August 16, 2010
one a little bit less gorgeous than the one put out by the Lutherans, but worth it for:
August 5, 2010
Augsburg Fortress is releasing a new Bible Study plan, and they’re accompanied by videos like this one:
I found it surprisingly beautiful
and for more interesting than what I’m used to seeing in Sunday School curricula. Way to go, Lutherans.
July 13, 2009
Musician and author Ana Hernandez discusses Psalm 89 and the difficulty of praying from places of sadness and anger. This episode also features her song, “Kosi R’vaya” from her album, Inside Chants, written by Shefa Gold and sung with Ruth Cunningham.
If you’re podcast savvy, the XML feed is here: http://www.isaaceverett.com/audio/emergentpsalterpodcast/podcast.xml
If you want to to listen to it on
iTunes: click here: http://itunes.apple.com/WebObjects/MZStore.woa/wa/viewPodcast?id=322056809
If you’d rather just download it, the link is here: http://www.isaaceverett.com/audio/epp089.mp3
If you want to stream it from the site, click the big gray button below.
October 22, 2007
THE FUTURE IS CERTAIN – IT’S THE PAST THAT’S ALWAYS CHANGING
Another view of Creation in Proverbs 8:22-36
- Gather for dinner & social time 7pm @ Floridita’s, 3219 Broadway (1 train to 125th, cross 125th St, Floridita’s is at end of block)
- Due to Mr. Snodgrass’s academic schedule, the Bible-study will begin at 8:15
Who controls the past controls the future: who controls the present controls the past. – George Orwell.
Scholarly studies have demonstrated that Genesis 1 is not the oldest creation narrative in the Bible. At least half a century before the Torah took its final shape, the book of Proverbs showed our familiar patriarch assembling the Earth – with the help of a feminine partner. This Thursday’s Bible Study will focus on the Bible’s first creation story (Proverbs 8:22-36), with an eye toward how it shaped the Genesis creation, the creation in John 1, and our understandings of the patriarchal “way of the world.”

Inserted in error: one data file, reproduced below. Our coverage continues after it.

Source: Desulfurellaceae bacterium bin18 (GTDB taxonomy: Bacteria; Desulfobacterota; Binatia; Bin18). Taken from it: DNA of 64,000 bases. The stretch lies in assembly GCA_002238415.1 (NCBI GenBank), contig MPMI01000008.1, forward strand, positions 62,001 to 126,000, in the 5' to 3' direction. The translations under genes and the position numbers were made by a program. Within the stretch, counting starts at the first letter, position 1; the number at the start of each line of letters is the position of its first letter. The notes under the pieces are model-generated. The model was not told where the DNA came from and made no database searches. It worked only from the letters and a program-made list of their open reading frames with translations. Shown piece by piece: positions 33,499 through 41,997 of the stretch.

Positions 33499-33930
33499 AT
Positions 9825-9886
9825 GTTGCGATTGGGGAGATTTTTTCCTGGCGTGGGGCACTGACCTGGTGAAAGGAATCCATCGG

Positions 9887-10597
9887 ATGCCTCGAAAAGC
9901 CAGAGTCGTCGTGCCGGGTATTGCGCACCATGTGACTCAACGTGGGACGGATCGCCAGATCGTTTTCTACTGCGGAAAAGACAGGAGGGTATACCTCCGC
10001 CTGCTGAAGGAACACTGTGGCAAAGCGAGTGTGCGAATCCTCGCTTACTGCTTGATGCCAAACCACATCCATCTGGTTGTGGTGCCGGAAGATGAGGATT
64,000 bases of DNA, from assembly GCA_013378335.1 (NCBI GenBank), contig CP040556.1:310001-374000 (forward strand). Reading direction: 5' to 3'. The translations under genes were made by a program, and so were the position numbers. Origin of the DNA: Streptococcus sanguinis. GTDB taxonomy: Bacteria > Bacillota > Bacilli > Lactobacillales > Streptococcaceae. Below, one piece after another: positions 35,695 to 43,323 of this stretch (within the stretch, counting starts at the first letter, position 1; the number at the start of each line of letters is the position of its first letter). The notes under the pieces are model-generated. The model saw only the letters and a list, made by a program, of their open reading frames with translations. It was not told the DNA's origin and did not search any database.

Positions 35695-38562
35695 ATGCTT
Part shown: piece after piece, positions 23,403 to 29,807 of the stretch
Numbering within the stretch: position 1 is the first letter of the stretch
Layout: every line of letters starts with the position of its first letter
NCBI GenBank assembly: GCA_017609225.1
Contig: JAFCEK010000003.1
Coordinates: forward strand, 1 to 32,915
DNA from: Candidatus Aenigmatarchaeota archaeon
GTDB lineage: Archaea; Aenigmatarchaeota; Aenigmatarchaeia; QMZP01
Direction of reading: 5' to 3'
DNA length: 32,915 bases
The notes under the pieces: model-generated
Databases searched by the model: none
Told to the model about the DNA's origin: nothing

TRICK OR TREAT – TWO CHANCES to participate in EXORCISMS & INVOCATIONS ritual
- Bowie is working on a Halloween Ritual for Wed October 31st exploring the power of language to impact reality! More info to follow.
- SATURDAY, Oct 27th from 11am-1pm, she’ll be doing this ritual with City Lights, another emerging church community in NYC, and would LOVE to have a couple other Transmissioners come along! If you’re available on Saturday and would like to help out with the planning for our Halloween ritual, please email email@example.com. Thanks!
An invitation from the Congregation of St. Saviour at the Cathedral Church of St. John the Divine. Lead by the Reverend Victoria Sirota, Canon Pastor and Vicar.
Saturday, November 3rd
9:30 a.m. to 4:00 p.m
Cathedral House, 1047 Amsterdam Ave
9:30-10:00 Registration and Breakfast
10:00-10:15 Opening by Reverend Sirota
10:15-11:45 Isabelle Silverman, Environmental Defense: “The Science of Global Warming”
12:45-1:00 Spiritual Meditation with Reverend Sirota
1:00-1:45 Elena Lomicky, Green Living Consultant: “Things We Can Do at Home to Reduce Our Carbon Footprint”
2:00-2:45 Bob Muldoon, Sierra Club: “Environmental Advocacy at the Community and National Level”
3:00-3:45 Frank Morris, Ecological Advisors: “The Spiritual and Economic Case for Environmental Investing”
4:00-4:30 Closing Service
People of all faiths are warmly welcomed to attend. We request a $12 donation.¬† Serving wonderful organic, vegetarian fare. RSVP required. Please contact firstname.lastname@example.org
June 28, 2007
by Bowie Snodgrass
Featuring Genesis 2:24 and 3:24, JPS trans
the fine art
let it be so bountiful!
into dry dust, breathe breath
god made the food garden